My Great Grandfather's Amazing Barbecue
Many years ago my great grandfather introduced me to the pastime of enjoying the best barbecued meats that you could ever imagine. From mouth watering smoked brisket and fall-off-the-bone ribs to pulled pork so tender that it literally falls through your fork, his recipes could call a crowd (and they usually did).
Living in the heart of Kansas, barbecue is a way of life for many people. My great grandfather was a retired war hero and enjoyed the peace and tranquility that came from working on his small farm. Harvesting vegetables and tilling the soil was his way of enjoying retirement. His philosophy was to live a simple life with little stress and plenty of time to enjoy his time on earth. Making great barbecue was also something he did for fun. It was a really a hobby and he never let barbecuing become a burdensome task nor did he desire to cook on a full-time basis. Usually his barbecue was prepared on the weekends, for the occasional holiday party, and for family gatherings.
Family reunions were a great time in Kansas because anyone related to my great grandfather (even as far as 3rd and 4th cousins) were privileged to enjoy his barbecue. Although, I can recall very little from my childhood and teenage visits to his quant Kansas home, the flavors of his the barbecue still permeate my mind and make my mouth salivate. I distinctly recall that the meat was tender and smoky with just the right amount of spice to enhance its natural flavor. The meat was moist and required plenty of napkins to consume properly. The barbecue was usually the centerpiece of the family gatherings as it brought family members together and kept smiles on their faces. The delicious food was usually enjoyed throughout the evening and long into the night. Barbecue for breakfast the following day was a common occurrence as well.
However, before the taste of the barbecue could take you to another world, the smell of it cooking outside would have you packing your bags in preparation for the coming sensory experience. When the roaster was roaring, the barbecue aroma filled the backyard and usually diffused into the neighborhood. When the breeze was just right you could smell the deep fragrance of the meat from the road fronting the nearby elementary school. Many scientists hypothesize that smells often correlate to the most vivid of memories; my great grandfather's barbecue would conform well to this theory.
I remember the neighbors teenage children would coming knocking at my great grandfather's door as if the barbecue Gods summoned them to his kitchen. Usually my great grandfather would have to shoe them away several times telling them that the barbecue wasn't ready to be eaten. He'd promise them some food if they agreed to be patient and come back when it was ready. Pretty much every time they would be back at my great grandfather's door just as he was removing the meat from the roaster. Impatiently they waited as the meat rested on the dinner table. Finally, when the food was ready, the neighborhood kids would be served, usually before the family was. My great grandfather always knew to prepare enough to feed an army.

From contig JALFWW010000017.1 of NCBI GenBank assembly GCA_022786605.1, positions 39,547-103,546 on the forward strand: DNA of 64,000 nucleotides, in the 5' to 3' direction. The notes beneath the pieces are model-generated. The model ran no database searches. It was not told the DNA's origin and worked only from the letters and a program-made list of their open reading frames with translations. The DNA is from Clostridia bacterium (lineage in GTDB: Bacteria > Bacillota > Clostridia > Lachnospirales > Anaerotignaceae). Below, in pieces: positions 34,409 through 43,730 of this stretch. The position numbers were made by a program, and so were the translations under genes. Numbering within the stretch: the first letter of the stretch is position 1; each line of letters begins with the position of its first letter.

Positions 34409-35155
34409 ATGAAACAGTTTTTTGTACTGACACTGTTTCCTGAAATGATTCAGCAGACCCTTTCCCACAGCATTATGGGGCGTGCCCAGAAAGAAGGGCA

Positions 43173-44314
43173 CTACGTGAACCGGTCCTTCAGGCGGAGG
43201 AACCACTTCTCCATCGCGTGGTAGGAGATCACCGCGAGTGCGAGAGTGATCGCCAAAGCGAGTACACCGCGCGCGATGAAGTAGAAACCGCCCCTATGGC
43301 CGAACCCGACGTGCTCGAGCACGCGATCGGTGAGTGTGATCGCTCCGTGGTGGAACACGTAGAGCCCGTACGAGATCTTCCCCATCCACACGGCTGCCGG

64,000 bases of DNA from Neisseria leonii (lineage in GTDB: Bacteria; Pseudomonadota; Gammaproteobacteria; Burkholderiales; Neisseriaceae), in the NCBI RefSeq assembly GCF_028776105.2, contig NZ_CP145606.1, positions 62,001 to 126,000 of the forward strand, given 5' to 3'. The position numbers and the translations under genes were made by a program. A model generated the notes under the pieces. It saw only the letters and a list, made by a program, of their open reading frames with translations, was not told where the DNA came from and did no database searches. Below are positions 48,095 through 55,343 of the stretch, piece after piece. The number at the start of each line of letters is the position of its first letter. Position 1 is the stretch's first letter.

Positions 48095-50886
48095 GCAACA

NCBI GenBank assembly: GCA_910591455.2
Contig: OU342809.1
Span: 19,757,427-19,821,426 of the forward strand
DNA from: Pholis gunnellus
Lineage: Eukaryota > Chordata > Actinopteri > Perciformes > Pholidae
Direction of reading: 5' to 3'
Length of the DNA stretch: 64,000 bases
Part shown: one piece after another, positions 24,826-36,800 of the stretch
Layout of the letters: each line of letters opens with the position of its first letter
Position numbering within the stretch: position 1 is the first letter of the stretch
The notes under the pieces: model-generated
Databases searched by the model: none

In another visit to my great grandfather's house, I distinctly remember getting served a full plate of tender beef brisket. I took the first bite and realized that it was literally the most delicious barbecue I have ever had. Even just thinking about it, my mouth begins to salivate. No barbecue that I have had either before or after this meal ever even came close to how the flavors just popped and made my taste buds jump for joy. I downed the entire plate of tender meat and went back for at least two more full plates. I skipped the corn on the cob and fresh biscuits and instead probably consumed close to three pounds of pure beef heaven. I had never eaten so much in my life but my teenage body able to adapt to the situation.
My fondest memories of my great grandfather will forever be tied to his remarkable ability to barbecue meat like no one else. Unfortunately though, my great grandfather passed away a few years ago and many of his barbecuing secrets went to the grave with him. He never entered any competitions, wrote anything down, and never shared his techniques with anyone except my grandmother (when she was alive). I was a young man and did not have the privilege of learning any of his recipes nor did I pay close enough attention to see how his barbecue was made. My family and I all urged him to write down his recipes but he always insisted on keeping them in his head. I guess he was worried that someone would steal is recipes and make a fortune by opening new barbecue restaurants. Either that or he was just adept at barbecuing and didn't really have any recipes.
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